Thematically, tying these to a seance setting is a brilliant idea. Whether you’re imagining the letters appearing on a foggy mirror or a planchette moving around on a ouija board—or, you know, blinking Christmas lights strung across an alphabet marked on a wall—it takes some time for the spirit to communicate a full word or phrase to you. Also, communication can be a little hazy, which is why you can’t just come out and say “what object are you thinking of?” You have to ask these strange, oblique questions, dancing around the subject matter to get to the answer.
Being restricted to a hand of seven questions is both necessary and frustrating. If you were allowed to ask any question you wanted to (for instance, just writing down a question to pass to your spirit), the game would be too easy. On the other hand, what are you to make of a question like “If it was an alcoholic drink, what would it be?” The randomness of the questions also makes it harder for the other team to know what you’re up to. One question that I found particularly entertaining: “What has nothing to do with it, to confuse the other team?”
The “eye” spaces on the sheet aren’t a huge game-changer, but can provide just a little more info before you make a guess or ask a question. For instance, if you realize maybe you stopped your own spirit too soon and have been misinterpreting their clue, you can ask for another letter there. Usually, though, I’ve seen the eye spaces used to extend a clue from the other team, so you get a better idea of what the answer was.
I also like the way that guesses work, because you have to spell out the answer one letter at a time. If you’re wrong, the other team may be able to figure out what you were thinking—which then helps them interpret the clues that your spirit gave you. In Ghost Writer, it’s all about limiting the information that you show to the other team, so you have to be careful about when you decide to take a guess.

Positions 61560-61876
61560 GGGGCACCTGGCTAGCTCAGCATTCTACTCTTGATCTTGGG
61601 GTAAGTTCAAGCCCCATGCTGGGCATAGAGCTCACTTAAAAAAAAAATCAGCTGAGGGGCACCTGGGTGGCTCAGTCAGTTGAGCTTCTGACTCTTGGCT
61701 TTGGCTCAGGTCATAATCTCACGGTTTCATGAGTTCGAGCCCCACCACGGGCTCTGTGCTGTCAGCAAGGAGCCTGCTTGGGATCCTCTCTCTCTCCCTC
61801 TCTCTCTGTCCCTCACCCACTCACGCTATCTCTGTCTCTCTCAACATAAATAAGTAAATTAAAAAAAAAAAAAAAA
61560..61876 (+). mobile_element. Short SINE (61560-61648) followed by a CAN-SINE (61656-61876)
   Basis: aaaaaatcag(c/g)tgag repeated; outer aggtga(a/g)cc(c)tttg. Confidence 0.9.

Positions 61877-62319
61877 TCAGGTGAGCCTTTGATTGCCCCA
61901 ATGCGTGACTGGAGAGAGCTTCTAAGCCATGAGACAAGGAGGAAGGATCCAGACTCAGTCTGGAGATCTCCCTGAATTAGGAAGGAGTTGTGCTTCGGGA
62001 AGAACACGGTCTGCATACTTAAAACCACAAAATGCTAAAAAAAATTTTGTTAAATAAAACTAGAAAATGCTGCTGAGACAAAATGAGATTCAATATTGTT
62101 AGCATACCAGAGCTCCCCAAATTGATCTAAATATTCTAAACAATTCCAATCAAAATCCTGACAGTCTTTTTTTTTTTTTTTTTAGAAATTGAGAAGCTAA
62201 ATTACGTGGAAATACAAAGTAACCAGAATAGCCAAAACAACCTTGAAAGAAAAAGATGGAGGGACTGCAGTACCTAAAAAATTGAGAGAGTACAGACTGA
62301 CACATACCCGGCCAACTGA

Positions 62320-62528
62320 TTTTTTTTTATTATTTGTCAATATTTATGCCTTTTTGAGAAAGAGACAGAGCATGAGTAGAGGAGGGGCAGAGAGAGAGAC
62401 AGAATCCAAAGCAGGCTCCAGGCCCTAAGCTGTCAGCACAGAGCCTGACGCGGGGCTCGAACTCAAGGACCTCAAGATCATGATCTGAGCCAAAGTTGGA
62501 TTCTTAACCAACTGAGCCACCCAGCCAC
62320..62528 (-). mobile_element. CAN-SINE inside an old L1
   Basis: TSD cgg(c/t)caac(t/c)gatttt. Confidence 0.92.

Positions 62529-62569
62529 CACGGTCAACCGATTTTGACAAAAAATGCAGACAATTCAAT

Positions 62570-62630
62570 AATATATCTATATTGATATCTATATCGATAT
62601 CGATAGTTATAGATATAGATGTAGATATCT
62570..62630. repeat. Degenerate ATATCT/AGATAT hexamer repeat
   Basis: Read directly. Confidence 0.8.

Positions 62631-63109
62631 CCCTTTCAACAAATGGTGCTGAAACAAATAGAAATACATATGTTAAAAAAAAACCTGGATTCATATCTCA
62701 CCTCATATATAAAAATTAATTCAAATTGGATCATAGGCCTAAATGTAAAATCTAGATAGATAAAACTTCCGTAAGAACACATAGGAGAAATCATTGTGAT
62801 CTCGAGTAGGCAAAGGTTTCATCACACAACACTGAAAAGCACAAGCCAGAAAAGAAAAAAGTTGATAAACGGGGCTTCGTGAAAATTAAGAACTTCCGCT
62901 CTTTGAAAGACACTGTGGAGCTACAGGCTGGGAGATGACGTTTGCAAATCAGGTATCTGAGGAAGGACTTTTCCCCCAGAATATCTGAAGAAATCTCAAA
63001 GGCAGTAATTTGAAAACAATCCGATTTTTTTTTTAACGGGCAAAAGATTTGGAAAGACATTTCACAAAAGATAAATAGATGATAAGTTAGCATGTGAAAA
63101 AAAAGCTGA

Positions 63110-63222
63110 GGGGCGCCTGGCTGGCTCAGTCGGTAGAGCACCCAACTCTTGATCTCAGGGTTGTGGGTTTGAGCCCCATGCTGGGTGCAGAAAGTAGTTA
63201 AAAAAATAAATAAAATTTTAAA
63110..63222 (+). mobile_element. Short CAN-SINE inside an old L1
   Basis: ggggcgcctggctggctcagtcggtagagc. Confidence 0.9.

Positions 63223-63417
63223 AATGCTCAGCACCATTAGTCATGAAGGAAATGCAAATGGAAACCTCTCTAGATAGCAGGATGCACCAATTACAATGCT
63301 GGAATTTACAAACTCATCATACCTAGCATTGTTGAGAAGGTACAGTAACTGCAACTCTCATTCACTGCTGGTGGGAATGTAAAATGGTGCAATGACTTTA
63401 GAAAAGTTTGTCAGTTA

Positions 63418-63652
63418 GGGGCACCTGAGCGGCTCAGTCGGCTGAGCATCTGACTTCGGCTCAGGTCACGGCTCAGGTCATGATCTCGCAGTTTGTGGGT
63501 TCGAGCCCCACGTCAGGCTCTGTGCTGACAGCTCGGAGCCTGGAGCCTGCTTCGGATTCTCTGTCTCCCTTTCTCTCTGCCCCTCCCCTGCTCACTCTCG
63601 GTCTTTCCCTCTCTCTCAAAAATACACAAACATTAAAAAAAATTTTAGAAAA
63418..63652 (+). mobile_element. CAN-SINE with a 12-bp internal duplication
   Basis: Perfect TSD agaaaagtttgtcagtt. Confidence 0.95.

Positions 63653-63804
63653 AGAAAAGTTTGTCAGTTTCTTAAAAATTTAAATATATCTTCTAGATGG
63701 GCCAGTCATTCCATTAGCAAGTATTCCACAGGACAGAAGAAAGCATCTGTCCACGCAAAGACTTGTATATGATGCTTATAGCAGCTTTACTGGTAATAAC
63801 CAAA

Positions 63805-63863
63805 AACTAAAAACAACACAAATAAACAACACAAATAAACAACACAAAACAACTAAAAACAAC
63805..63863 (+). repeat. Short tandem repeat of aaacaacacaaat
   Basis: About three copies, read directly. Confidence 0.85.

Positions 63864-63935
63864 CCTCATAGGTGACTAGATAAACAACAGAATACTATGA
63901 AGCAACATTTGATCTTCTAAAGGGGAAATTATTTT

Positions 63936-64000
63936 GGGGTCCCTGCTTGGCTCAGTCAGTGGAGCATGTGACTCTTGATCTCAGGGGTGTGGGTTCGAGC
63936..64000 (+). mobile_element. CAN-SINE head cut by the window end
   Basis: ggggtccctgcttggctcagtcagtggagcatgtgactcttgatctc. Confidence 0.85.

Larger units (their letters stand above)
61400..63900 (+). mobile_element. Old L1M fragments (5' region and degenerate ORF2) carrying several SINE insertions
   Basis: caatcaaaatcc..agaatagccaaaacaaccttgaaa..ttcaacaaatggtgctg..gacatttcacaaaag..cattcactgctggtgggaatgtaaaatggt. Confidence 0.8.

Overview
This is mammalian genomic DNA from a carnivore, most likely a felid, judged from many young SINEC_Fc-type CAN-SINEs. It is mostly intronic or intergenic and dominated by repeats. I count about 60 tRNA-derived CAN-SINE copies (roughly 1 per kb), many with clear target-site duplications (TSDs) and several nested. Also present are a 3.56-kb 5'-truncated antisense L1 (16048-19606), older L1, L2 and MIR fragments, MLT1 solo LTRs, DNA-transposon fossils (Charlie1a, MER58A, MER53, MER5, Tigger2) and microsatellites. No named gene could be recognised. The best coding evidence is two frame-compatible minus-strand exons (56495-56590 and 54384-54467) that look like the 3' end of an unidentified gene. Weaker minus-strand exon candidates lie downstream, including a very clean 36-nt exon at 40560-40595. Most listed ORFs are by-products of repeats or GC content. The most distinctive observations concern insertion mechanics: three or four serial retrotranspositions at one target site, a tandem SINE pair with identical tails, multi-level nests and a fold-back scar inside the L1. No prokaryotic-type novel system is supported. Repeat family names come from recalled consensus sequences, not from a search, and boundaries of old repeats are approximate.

I’ve mostly played this game with smaller groups, only 1 or 2 mediums per team. There is a bit of “two heads are better than one” when it comes to figuring out the clues, but it can get a little unwieldy if you have too many people on a team, especially in deciding when it’s appropriate to silence the spirit. With a 4-player game, where you just have a spirit and a medium on each team, the game may feel a bit closer to the theme because there’s less cross-chatter between teammates. (I’ll mention that if you have more than one medium on a team, they are allowed to communicate secretly with each other during the course of the game.)
So far in the several times I’ve played Ghost Writer, somebody has always guessed the clue before we ran out of turns, but I could see it ending without a winner as well, just based on the mix of the questions and how risky the mediums decide to be. As with many games of this nature, a lot of your experience will depend on the group that you’re playing with: how good are the clues that the spirits give? Do you know your teammates well enough to give succinct hints, or to choose questions that will provide meaningful answers? I could see this game being super serious or entirely silly, just depending on the players, but most of my games have had a good bit of laughter as we try to figure out what is that spirit trying to spell? Or, conversely, why are my mediums asking me such ridiculous questions?
I’d recommend Ghost Writer primarily to groups that enjoy the genre of clue-guessing games, especially if they’re fond of wordplay and word puzzles. It was extremely satisfying to guess the word “cat” based on the clues “FU…” and “FELI…” in one game I played, or to watch people scratching their heads over the clue “W…” after I stopped the spirit. It’s quite a different game from the logic puzzle of Visitor in Blackwood Grove, but I think those who like Decrypto and Codenames may like this new twist.
For more information or to make a pledge, visit the Ghost Writer Kickstarter page!